Apple invented a way to polish iPhones with diamonds and create mirror-like finishes

Key Points
  • An Apple patent application shows an "optically reflective layer" that makes a phone casing appear smooth and continuous.
  • A separate patent application shows a smooth, matte ceramic finish.
  • Speculation about new iPhone form factors has put the pressure on Apple.
Apple CEO Tim Cook speaks during a product launch event on Oct. 27, 2016, in Cupertino, Calif.
Stephen Lam | Getty Images

Apple has patented some super-strong, translucent finishes for housing electronic devices, building on speculation that an upcoming iPhone will have a reflective finish.

An Apple patent application published on Tuesday depicts an "optically reflective layer," creating a metallic-looking housing for a laptop or phone.

According to the patent, a reflective layer would be combined with the surface of a translucent layer, "wherein the metal flakes provide multiple light reflective surfaces such that the composite structure has an appearance of an anodized metal."

The finished product makes the casing appear smooth and continuous, rather than being broken up by antennas or sensors, because the material doesn't interfere with electronic signals.

A separate patent application, published in March, shows a smooth, matte ceramic finish for what looks like an iPhone. The patent describes a ceramic surface made from materials including zirconia or sapphire and potentially transparent, blasted at high pressure with a harder substance, such as diamond or sapphire.

"Compared to other optically clear materials, such as polycarbonate, hard ceramic materials like zirconia offer improved strength and fracture toughness," the patent says. "However, as previously mentioned, zirconia may be difficult to polish using traditional techniques."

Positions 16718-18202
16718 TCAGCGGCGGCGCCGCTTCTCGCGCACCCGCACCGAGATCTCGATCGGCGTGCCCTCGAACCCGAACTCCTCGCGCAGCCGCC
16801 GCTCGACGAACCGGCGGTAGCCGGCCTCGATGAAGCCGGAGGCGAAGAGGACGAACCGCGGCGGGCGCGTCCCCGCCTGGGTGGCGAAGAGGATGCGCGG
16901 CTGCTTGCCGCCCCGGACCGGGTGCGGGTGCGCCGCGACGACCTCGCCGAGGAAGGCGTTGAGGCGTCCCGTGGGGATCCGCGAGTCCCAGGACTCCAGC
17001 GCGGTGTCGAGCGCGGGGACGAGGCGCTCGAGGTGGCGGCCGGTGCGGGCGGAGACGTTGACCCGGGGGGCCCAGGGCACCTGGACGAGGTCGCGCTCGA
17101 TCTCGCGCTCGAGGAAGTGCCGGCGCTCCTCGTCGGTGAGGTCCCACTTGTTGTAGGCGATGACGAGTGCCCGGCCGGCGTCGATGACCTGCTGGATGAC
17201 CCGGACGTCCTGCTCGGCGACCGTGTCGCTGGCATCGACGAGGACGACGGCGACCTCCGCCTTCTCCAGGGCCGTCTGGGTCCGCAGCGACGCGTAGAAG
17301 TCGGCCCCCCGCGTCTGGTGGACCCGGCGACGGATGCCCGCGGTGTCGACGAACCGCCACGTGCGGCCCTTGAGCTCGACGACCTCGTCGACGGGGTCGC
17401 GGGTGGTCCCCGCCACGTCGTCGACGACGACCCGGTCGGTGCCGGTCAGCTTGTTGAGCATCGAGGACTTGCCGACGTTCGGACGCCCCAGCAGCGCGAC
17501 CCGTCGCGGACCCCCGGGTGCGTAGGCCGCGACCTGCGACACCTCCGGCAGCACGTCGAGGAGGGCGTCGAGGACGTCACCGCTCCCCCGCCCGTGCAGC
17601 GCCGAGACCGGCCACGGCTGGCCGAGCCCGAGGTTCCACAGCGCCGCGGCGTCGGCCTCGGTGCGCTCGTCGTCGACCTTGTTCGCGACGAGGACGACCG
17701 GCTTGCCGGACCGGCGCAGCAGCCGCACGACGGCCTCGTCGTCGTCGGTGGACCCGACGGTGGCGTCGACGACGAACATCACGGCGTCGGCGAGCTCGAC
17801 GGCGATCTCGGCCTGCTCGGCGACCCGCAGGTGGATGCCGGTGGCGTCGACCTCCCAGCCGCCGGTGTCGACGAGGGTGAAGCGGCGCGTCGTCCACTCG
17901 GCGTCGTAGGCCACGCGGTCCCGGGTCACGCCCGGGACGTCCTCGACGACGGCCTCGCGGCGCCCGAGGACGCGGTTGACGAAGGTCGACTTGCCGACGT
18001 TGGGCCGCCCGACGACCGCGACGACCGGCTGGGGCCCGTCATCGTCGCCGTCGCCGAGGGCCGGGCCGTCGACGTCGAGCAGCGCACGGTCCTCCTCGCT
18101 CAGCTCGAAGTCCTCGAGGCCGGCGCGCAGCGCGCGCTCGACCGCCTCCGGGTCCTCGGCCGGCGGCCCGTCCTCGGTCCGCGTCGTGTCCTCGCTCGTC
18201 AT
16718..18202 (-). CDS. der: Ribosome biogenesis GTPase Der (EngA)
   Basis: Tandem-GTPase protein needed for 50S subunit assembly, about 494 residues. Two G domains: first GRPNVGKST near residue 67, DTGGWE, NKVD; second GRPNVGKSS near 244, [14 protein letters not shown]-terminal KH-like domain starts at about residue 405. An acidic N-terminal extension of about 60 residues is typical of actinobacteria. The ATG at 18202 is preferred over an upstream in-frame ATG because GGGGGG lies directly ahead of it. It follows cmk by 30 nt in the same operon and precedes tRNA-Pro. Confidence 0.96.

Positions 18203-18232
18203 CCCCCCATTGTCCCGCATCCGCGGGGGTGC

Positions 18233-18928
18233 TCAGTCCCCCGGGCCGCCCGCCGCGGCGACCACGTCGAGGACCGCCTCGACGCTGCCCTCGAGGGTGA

Source: U.S. Patent Office filings

To be sure, many patented technologies never hit the consumer market, and many are often incremental improvements on long-standing projects. Apple has been working on ceramic phone chassis since at least 2006, patents show, but the only major ceramic finish that's been released is the ceramic Apple Watch. Apple did not immediately respond to a request for comment on the patents.

Apple's anodized aluminum finishes have become industry standards. But Apple introduced a special shiny color, Jet Black, with the iPhone 7, that accounted for 30 percent to 35 percent of preorders of the new phones, KGI analyst Ming-Chi Kuo estimated, according to 9to5Mac.

Kuo has speculated that to extend the popular glossy finish to other colors and models, Apple will need to look at a different manufacturing process, since the jet black finish scratches easily and is hard to make. For instance, Apple has invested $200 million in innovative glass products by Corning.

In addition to aesthetic advantages, innovations like wireless charging and bendable screens are have opened new possibilities for the form of mobile phones.

One Apple leaker set bloggers a flutter this week with a rumor that a new "mirror" color might be released for the iPhone (though that design appeared to have antennae lines, unlike some of the patents.)

Whether or not Apple releases a new finish for the next iPhone, there are high expectations for the form factor to impress.

Firms such as , and have all predicted that the next iPhone's new features could drive a "supercycle." But Deutsche Bank on Tuesday expressed some doubt.

"The market has become overly optimistic on iPhone's potential sales into the upcoming iPhone launch this fall," the bank said in .

— CNBC's Todd Haselton contributed to this report.

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